I’m having a slight obsession with negative space. Instead of using a die-cut on a card, I use the paper the die-cut was created from — the negative space left after cuts have been made. I’ve used the negative space as a mask for stamping, but I also like to use the “windows” as a main feature for a card. I plan my card designs around the negative space, using dimensional adhesive to let the cutouts stand out.
If you don’t have a die-cut machine, you could use a punch (ones that punch anywhere on the paper would be great for this) or, depending on how much time/patience you have, you can cut out shapes by hand. Then imagine the possibilities: cutouts that reveal the inside of a card or something underneath, such as a patterned paper. For this card, I created a striped pattern for my mittens using washi tape.
There are so many phrases associated with the holiday season: “deck the halls,” “season’s greetings,” “ho, ho, ho,” “merry and bright.” I like “merry and bright.” It makes me think of time spent with family and friends; pretty, twinkling lights; bright, neon colors … huh?
I have neon inks and “merry and bright” stamps. Why not put them together for fun, festive and eye-catching cards?
These cards were created using masking. This isn’t a technique I use often, but it’s easy to do. To create the ornament on the first card, I made a die-cut of an ornament and used the negative space on the paper the shape was cut from as a mask. For the second card, I stamped the tree image, cut it out and used the cutout as a mask.
The sentiment inside says, “May your holidays be bright!”
My father-in-law loves cars. He has a large glass case to display model cars in his auto-body shop. When his birthday approached, I turned to my trusty Slice Elite to create a card I knew he’d love.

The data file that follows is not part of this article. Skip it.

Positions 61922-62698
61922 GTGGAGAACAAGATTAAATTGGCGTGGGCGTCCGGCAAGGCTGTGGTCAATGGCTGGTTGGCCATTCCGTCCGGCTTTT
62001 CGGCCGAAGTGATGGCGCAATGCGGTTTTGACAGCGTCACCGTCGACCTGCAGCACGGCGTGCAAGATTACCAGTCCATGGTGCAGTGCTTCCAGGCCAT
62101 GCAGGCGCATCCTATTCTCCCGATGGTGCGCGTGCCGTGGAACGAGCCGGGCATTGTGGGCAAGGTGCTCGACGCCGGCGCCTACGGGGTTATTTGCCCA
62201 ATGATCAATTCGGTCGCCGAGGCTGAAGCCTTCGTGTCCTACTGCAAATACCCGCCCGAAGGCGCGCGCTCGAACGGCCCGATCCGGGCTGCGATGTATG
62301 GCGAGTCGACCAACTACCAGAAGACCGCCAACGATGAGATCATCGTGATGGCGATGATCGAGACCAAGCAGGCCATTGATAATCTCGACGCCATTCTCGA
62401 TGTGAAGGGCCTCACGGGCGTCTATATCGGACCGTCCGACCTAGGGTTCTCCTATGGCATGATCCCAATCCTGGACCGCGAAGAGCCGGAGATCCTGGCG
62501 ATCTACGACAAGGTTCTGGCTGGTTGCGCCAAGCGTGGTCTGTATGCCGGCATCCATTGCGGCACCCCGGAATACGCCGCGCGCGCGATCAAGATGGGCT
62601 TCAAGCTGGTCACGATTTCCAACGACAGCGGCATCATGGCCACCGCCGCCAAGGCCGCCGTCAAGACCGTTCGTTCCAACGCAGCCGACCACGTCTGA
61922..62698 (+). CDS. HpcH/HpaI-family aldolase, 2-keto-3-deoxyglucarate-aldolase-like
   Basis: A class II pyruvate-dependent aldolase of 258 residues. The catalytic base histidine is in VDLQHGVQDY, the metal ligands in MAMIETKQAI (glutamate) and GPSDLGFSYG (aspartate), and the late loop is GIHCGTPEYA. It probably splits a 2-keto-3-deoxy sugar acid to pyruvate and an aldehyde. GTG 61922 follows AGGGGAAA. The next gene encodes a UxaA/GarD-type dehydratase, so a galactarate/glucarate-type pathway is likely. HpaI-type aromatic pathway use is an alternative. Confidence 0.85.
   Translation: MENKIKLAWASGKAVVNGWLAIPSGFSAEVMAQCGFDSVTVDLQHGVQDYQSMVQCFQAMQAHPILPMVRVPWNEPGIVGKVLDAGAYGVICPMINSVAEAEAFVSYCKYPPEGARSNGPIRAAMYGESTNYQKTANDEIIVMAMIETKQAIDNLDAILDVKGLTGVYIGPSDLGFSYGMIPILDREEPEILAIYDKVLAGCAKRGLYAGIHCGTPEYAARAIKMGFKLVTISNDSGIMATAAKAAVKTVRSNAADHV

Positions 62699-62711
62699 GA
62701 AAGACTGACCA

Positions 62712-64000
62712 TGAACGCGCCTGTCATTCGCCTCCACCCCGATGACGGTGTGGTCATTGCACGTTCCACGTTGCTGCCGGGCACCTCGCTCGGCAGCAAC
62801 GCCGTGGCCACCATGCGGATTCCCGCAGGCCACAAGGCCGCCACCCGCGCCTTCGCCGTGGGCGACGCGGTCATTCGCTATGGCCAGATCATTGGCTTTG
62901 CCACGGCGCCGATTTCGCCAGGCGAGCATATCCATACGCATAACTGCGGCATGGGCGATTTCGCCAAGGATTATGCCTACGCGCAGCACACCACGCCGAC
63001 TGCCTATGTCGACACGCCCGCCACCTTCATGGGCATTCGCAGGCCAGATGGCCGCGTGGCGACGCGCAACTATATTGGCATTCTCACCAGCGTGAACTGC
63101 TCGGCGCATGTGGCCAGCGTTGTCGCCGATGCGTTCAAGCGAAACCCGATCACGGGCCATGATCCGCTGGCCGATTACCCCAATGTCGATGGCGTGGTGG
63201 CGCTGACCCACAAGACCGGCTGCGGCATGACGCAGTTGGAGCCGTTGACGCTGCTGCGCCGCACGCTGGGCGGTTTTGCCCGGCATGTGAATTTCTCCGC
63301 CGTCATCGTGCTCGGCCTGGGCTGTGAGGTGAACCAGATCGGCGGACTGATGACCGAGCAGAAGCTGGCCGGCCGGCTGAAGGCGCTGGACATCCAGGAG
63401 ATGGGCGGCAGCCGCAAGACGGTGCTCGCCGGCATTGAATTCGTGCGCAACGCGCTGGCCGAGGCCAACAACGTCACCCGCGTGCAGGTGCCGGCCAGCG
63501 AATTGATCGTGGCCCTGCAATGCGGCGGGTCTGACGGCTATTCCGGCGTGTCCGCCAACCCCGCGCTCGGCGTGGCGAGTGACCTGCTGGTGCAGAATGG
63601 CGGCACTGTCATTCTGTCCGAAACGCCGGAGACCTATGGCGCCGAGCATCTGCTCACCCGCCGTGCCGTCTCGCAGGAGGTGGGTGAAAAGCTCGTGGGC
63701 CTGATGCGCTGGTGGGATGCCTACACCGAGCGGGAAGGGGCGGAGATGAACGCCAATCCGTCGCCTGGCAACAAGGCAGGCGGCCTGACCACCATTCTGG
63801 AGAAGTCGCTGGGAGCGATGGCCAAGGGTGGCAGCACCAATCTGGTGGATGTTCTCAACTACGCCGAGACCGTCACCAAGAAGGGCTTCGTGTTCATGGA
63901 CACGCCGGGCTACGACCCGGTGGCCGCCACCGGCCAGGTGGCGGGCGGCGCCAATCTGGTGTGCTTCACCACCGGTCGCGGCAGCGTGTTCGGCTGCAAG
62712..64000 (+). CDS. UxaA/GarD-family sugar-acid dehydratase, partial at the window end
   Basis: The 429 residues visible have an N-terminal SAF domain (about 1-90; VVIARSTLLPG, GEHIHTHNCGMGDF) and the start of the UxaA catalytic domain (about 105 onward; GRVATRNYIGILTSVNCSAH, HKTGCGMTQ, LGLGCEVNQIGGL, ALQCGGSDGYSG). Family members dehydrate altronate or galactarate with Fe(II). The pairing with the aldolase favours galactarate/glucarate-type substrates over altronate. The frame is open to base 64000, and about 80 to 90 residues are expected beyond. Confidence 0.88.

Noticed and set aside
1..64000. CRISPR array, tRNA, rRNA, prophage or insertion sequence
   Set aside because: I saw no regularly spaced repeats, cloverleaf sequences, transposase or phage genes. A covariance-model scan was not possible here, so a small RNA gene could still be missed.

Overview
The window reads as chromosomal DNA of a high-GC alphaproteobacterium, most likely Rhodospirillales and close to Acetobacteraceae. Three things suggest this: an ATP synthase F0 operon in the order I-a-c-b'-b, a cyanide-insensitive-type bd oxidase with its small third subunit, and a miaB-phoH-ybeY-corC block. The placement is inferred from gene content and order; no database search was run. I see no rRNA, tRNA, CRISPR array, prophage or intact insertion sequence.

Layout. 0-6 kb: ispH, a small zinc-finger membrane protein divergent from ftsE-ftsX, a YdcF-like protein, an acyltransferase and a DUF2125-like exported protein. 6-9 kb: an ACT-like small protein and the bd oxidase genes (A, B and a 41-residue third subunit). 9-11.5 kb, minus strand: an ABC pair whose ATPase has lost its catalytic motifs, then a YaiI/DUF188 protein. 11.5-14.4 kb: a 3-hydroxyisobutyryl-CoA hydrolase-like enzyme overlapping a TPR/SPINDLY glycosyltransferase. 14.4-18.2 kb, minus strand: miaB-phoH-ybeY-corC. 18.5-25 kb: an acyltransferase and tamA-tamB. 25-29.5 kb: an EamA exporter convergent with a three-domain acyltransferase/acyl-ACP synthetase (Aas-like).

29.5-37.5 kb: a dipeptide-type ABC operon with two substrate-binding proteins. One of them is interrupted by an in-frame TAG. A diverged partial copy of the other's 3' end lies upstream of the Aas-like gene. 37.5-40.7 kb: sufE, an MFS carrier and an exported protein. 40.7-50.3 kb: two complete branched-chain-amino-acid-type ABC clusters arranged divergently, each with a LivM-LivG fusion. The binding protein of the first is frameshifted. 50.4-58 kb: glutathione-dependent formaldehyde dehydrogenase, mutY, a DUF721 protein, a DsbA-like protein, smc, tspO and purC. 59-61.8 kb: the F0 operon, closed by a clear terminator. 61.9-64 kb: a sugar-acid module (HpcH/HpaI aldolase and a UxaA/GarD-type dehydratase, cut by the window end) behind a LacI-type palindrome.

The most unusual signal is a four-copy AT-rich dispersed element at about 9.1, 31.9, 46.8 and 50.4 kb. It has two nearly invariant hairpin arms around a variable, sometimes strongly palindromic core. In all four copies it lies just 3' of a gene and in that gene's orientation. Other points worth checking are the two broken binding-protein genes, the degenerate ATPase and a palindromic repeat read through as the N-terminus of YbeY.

My husband helped me choose the car’s color, and suggested that I add flames to its side. For the flames, I used an embossing pen and yellow and orange-glitter powders. Two chipboard letters became wheels, with mirrored embellishments for hubs. I created a road using a dashed line and black background in Microsoft Word. This card turned out even better than I’d imagined it would.
Typically, when October rolls around, I’m thinking of ideas for Christmas cards. This year, I started in July.
I pushed myself to do it. Two Peas in a Bucket held a “Christmas in July” challenge. I created one trend-heavy holiday delight with a hand-cut chevron pattern, vellum, die-cuts and glitter. The color scheme of black, red and white is non-traditional, and that’s an approach I often take. In the coming weeks, I’m certain I’ll have cards with “retro” colors such as light green, fuchsia and turquoise (check out my gallery for past cards like this). I’ve already thought of a card featuring neon colors. I can’t wait to create that one!
When I create a card for a wedding, I take cues from the invitation, drawing from the color scheme and style.
I crafted the card below to congratulate the bride and groom, two friends of mine who had a beautiful ceremony and reception in Sycamore, Ill. The card follows their invitation’s modern, clean look in citrine and light gray. I added white and metallic dark gray to compliment the colors and used different textures of cardstock and dimensional adhesive to add depth. If you have a die-cut machine, a card such as this is very easy to make. No stamping or embellishments; just great, simple design.